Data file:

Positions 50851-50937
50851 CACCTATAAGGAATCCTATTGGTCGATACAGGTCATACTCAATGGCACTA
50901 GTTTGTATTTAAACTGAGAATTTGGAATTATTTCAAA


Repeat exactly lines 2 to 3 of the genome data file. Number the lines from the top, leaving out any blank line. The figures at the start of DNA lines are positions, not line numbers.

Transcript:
50851 CACCTATAAGGAATCCTATTGGTCGATACAGGTCATACTCAATGGCACTA
50901 GTTTGTATTTAAACTGAGAATTTGGAATTATTTCAAA